Citizenship and Immigration Canada told CBC News that digital photos and fingerprints are “the only biometrics data applicants will have to provide” under the government’s plan for expanded collection of data. Visitors will have to pay $85 to cover the cost of data collection.
Travelers who don’t need a visa to travel to Canada are, apparently, unaffected.
The report suggests that, “the global biometric technology, types, and applications market is expected to reach $13.89 billion by 2017 at an estimated CAGR of 18.7%,” and that, “North America is a market leader in the biometric technology market.”
What’s interesting about the prediction that North America is positioned as a market leader in biometric technology is that it is arguably the region with the most opposition and resistance to it.
Is that irony, or has the American public’s opposition to biometrics been overstated?
When a traveller arrives in Canada at a port of entry, a Canadian border services officer will use all available sources of information to confirm that person’s identity.
This new requirement will not only help protect the safety and security of Canadians while helping facilitate legitimate travel, it will also protect prospective visitors by making it more difficult for others to forge, steal or use an applicant’s identity to gain access to Canada, it said.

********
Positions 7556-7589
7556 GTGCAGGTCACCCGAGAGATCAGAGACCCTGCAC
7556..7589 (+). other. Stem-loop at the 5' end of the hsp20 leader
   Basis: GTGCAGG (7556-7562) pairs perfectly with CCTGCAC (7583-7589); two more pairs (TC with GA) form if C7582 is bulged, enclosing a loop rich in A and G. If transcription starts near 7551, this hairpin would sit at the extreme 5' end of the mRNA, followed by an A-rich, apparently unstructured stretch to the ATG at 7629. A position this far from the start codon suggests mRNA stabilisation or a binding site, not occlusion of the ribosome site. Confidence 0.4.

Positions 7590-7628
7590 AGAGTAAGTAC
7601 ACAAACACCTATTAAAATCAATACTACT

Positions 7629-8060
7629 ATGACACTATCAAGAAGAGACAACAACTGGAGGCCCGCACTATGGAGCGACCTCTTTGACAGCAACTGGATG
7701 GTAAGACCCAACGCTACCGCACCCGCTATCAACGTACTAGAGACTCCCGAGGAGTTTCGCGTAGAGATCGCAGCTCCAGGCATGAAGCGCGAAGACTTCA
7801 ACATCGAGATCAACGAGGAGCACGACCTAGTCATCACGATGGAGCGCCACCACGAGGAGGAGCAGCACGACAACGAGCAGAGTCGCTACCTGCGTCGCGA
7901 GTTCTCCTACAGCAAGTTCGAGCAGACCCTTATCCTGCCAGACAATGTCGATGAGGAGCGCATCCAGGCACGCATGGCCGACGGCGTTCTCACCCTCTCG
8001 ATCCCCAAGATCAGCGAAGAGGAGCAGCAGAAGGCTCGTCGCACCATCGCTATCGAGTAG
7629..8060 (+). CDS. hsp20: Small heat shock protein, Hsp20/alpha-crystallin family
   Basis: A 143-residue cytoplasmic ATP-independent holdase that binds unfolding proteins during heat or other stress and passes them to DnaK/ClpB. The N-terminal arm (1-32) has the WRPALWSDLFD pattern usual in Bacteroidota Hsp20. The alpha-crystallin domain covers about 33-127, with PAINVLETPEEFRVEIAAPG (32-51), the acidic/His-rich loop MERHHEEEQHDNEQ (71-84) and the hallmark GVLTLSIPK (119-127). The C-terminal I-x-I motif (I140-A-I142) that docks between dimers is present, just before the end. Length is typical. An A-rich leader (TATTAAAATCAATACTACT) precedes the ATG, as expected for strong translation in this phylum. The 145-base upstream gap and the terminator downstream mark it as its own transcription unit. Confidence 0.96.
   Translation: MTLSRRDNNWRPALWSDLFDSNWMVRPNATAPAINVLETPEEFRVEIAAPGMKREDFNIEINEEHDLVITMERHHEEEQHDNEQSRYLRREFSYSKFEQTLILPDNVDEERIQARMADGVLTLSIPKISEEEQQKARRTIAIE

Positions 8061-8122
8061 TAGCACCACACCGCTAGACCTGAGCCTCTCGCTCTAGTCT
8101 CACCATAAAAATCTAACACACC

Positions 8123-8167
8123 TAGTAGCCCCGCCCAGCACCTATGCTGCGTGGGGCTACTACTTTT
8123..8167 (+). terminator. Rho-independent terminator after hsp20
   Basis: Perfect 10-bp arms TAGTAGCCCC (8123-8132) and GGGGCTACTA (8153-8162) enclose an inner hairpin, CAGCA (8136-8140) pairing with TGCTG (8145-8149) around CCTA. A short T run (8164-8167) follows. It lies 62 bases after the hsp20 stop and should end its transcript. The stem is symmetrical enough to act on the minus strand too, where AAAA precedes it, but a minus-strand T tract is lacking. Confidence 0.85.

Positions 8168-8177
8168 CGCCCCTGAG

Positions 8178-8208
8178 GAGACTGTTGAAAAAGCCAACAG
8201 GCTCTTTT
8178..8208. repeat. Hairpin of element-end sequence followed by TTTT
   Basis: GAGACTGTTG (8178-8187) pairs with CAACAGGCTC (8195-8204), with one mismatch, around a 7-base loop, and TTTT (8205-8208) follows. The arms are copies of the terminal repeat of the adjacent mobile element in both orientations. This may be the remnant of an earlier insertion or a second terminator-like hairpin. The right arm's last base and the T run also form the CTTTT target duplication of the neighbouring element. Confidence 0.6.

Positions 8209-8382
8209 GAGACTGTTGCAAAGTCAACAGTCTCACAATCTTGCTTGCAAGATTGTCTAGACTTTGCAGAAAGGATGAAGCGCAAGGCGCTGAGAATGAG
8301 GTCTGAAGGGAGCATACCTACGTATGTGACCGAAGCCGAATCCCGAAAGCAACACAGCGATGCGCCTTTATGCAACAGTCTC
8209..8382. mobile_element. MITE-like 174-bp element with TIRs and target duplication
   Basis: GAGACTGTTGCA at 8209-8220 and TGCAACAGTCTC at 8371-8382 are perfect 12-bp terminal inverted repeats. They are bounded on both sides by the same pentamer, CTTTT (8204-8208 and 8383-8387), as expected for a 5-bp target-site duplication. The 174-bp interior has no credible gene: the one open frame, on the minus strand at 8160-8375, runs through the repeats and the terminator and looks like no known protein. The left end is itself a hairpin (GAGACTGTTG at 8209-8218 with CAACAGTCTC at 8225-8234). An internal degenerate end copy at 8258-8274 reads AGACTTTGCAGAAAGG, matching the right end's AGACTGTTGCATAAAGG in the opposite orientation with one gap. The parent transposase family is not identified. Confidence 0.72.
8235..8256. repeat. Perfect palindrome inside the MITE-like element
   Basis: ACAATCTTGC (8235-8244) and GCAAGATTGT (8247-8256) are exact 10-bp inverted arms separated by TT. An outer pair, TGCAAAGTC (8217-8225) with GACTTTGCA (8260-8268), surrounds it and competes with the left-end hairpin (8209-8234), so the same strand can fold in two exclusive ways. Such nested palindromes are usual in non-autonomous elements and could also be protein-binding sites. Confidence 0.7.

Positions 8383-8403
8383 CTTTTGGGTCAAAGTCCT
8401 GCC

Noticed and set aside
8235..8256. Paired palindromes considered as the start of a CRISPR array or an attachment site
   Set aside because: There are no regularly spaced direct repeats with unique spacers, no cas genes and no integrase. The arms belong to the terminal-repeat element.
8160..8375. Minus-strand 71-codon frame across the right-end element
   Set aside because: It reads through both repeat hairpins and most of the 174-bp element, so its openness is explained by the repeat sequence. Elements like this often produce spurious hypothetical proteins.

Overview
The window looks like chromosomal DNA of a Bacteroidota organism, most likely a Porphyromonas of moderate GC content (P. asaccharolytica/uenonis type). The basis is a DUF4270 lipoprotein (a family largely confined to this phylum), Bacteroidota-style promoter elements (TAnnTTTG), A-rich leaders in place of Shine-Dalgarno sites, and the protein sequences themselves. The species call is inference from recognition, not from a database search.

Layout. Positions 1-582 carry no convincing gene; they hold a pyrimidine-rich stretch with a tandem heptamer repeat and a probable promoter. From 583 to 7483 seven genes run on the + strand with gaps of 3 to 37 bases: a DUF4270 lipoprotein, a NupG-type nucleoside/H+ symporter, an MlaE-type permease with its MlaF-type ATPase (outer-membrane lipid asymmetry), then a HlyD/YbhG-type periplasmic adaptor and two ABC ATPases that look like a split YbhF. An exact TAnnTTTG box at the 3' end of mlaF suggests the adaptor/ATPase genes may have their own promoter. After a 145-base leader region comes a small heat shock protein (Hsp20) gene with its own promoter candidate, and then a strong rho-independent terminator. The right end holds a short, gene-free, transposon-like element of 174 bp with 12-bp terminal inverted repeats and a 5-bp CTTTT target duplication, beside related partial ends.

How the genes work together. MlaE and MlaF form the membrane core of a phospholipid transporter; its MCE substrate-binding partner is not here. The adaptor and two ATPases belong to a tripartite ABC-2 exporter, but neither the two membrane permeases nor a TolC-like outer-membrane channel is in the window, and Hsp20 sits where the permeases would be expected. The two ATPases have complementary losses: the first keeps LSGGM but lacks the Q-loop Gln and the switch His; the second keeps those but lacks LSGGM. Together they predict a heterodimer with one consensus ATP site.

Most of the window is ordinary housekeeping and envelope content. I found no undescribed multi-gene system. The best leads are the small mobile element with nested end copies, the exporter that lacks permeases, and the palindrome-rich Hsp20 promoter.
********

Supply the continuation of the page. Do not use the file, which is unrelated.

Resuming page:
From 2013 temporary resident visa, study permit and work permit applicants from certain visa-required countries and territories seeking to enter Canada will be required to have their biometric information (ie, fingerprints and photograph) collected overseas before arriving in Canada. Canadian citizens and permanent residents will not be subject to the proposed regulations.
Fingerprints collected abroad will be sent to the Royal Canadian Mounted Police for storage and will be checked against the fingerprint records of refugee claimants, previous deportees, persons with Canadian criminal records and previous temporary resident applicants before a visa decision is made. The biometric identity established abroad will then be checked by a Canada Border Services Agency (CBSA) officer at a Canadian port of entry when the temporary resident applies for admission to Canada.
Much more: which countries; what types of visa; and implementation dates at the link.
Canada and the United States are to start sharing fingerprints, names, photos, birthdays and nationalities of people applying for visas from next year. The name, date of birth and gender details will be shared automatically in 2013 and by 2014 other biometric details such as photos and fingerprints will be added to the system.
The biometric data required will be a photograph and fingerprints. The information will be held on a database and will be checked when the applicant arrives in Canada to ensure that the correct person has travelled to Canada. The system will come into operation in 2013.